They also grind really well, thanks to the magnesium. In my opinion, these ATG trucks are a legitimate competitor for Indy’s, especially if you are looking to set up a really light board.

Tensor ATG Trucks
Tensor ATG

Back in the 80s, Gullwing made magnesium trucks that were super light and ground really well, but for some reason never appealed to me (I never liked the divot in the middle of the trucks that was intended to grab coping). When Tensor ATGs came out, marketed as a truck that turned well AND was really light, I was intrigued. I bought a pair and loved them.

It takes a while to get used to how light they are, and some people say they like a little more heft in their board. If mine hadn’t gotten stolen, I’d still be riding them. As it is, I’m back on my Indy titanium and–well–I’m torn as to which truck I like best, the Indies or the Tensors. On the skate culture front, Independents win hands down. They are OG trucks. On the tech front, I’m not so sure. Check out my full review of these trucks for more detail.

Tensor Maglight ATG Trucks

For reference, the Titanium Independent 149s on my 8.5-inch street deck weigh around 344 grams each. In contrast, the Tensor ATGs (5.75) I bought for the same size deck weighed only 261 grams each. That’s around 24 percent lighter, which makes a big difference when you consider that’s for both trucks.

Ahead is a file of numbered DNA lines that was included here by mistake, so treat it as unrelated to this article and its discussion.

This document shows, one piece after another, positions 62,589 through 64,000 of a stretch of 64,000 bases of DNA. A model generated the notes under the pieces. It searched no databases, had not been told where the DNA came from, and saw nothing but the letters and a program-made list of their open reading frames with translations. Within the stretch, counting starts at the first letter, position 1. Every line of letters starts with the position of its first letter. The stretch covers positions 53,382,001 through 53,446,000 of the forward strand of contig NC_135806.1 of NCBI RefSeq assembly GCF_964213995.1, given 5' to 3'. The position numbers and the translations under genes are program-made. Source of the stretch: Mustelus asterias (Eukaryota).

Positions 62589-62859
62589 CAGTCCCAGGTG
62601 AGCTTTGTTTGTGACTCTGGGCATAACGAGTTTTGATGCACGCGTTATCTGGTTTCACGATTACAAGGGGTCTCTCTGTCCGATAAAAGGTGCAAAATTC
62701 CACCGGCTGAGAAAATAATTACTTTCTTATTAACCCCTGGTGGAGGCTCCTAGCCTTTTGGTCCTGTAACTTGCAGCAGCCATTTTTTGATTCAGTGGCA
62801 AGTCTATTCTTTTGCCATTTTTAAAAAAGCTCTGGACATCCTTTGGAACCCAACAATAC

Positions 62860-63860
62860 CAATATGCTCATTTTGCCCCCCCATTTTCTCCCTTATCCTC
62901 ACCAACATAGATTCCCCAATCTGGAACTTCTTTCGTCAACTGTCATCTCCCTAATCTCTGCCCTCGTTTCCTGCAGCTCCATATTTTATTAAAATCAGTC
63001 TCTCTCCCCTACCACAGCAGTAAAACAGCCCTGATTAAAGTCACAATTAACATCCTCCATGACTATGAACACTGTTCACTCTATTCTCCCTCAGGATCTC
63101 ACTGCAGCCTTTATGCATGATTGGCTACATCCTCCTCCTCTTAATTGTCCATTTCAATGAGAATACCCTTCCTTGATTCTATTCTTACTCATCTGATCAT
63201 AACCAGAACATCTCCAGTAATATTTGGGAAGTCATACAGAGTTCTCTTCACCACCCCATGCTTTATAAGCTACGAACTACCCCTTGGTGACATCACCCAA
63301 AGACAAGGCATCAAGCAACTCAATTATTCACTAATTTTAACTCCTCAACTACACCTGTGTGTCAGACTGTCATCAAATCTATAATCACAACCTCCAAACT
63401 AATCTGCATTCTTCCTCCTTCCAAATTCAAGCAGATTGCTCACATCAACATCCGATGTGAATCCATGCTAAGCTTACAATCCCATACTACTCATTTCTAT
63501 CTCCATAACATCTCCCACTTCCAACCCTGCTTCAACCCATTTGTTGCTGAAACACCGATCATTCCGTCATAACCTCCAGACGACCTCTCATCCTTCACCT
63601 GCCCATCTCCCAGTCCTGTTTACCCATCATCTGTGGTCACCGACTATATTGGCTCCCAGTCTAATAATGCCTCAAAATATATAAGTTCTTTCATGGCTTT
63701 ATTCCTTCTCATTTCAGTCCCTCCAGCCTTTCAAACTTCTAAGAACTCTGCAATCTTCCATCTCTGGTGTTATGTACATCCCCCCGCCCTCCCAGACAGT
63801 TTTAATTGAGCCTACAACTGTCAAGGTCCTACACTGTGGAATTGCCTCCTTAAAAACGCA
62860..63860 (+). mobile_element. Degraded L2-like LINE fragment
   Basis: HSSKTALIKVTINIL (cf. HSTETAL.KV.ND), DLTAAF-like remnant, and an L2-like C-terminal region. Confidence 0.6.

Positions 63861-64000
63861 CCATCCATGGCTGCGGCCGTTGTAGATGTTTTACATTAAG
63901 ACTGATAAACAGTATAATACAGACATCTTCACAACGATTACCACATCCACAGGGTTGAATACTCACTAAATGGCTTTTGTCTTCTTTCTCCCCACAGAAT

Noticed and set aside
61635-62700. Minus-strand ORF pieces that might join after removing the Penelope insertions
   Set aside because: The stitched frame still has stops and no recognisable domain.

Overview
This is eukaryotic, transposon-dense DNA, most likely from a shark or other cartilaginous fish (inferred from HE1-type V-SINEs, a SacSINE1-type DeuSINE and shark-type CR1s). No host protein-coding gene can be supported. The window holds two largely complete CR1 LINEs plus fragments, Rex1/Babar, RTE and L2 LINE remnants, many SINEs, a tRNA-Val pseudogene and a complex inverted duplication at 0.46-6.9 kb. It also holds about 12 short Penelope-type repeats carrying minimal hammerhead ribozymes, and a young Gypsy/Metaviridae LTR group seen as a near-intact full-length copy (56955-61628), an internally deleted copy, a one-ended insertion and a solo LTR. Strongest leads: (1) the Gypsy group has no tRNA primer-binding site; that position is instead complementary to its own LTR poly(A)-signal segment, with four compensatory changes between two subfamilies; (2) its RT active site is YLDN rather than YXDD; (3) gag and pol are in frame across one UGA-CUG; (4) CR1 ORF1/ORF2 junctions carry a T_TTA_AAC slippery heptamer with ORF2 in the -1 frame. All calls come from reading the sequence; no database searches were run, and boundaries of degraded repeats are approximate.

The Tensor Mag Light Trucks come in four sizes (5.0, 5.25, 5.5, 5.75) and I heard a rumor that they are coming out with a 6.0. Here is how those sizes convert to axle width and recommended deck size:

Tensor Truck SizeAxle WidthSuggested Deck Width
5.07.625″7.3″ – 7.75″
5.257.875″7.75″ – 8.125″
5.58.125″8.125″ – 8.38″
5.758.375″8.38″ – 8.6″
6.08.625″8.6″ +


Ace AF1 Trucks

Ace Trucks
Ace AF1 66s on my bowl/transition board.

Ace is a newer skate truck company, founded in 2007 by Joey Tershay & Steve “Shrewgy” Ruge.  The company is known for making high-quality trucks that turn really well, and in my experience, that reputation holds up. Ace released their redesigned AF1 truck in 2017, which really solidified their reputation for building bomber/tight-turning trucks. Recently, Ace released a titanium version of the AF1 which has a hollow axle and kingpin.

Ace 66 Truck
Ace AF1 Truck. They a really nice looking – and turning – truck.

I’ve had them on several 9-inch wide bowl/ramp decks, and I can attest that they really do turn remarkably well, while also providing a stable carve. I’ve gotten so used to how Aces carve in a bowl, that I’m unlikely to switch to another truck. I’ll keep riding Independents on my street deck (and maybe set up a lightweight street deck with Tensor ATGs), but for bowl and ramp skating, I’m an Ace convert.  

Ace SizeAxle WidthSuggested Deck Width
227.75″7.25″ – 8.00″
338.00″8.00″ – 8.25″
448.25″8.25″ – 8.50″